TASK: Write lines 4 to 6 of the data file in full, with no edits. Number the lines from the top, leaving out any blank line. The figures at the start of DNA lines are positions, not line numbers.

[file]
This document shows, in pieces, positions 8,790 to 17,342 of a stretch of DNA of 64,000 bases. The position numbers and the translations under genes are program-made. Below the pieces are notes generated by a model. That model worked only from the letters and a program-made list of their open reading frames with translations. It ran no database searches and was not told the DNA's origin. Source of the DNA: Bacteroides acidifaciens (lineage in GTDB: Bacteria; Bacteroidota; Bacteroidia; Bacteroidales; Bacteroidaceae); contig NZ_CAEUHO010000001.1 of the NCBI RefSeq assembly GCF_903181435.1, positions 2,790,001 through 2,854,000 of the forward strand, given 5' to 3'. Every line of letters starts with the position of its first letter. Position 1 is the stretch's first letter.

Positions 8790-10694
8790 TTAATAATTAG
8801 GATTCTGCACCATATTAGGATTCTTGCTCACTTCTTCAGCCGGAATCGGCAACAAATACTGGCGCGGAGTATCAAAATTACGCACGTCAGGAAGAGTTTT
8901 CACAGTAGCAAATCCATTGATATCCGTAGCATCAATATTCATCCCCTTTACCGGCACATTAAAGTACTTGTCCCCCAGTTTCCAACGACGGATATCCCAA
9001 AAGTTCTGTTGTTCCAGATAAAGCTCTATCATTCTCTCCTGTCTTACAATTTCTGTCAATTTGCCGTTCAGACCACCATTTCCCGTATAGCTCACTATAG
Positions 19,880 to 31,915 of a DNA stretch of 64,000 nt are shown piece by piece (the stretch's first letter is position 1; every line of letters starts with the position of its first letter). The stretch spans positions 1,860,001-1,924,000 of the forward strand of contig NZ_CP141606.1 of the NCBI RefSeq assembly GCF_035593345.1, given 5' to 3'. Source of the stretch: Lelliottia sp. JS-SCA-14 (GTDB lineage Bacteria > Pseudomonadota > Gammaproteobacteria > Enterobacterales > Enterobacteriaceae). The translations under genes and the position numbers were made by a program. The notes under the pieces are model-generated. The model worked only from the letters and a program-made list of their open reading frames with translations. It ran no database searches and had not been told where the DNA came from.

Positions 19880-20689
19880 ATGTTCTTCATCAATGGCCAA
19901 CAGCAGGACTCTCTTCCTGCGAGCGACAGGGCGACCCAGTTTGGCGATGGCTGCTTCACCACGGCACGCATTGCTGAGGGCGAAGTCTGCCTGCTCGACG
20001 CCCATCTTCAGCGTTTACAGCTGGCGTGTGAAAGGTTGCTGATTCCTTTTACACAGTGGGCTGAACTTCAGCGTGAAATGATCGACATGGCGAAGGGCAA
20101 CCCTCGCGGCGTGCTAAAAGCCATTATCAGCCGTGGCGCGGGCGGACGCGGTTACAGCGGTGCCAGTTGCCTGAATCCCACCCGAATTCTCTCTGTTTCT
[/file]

8801 GATTCTGCACCATATTAGGATTCTTGCTCACTTCTTCAGCCGGAATCGGCAACAAATACTGGCGCGGAGTATCAAAATTACGCACGTCAGGAAGAGTTTT
8901 CACAGTAGCAAATCCATTGATATCCGTAGCATCAATATTCATCCCCTTTACCGGCACATTAAAGTACTTGTCCCCCAGTTTCCAACGACGGATATCCCAA
9001 AAGTTCTGTTGTTCCAGATAAAGCTCTATCATTCTCTCCTGTCTTACAATTTCTGTCAATTTGCCGTTCAGACCACCATTTCCCGTATAGCTCACTATAG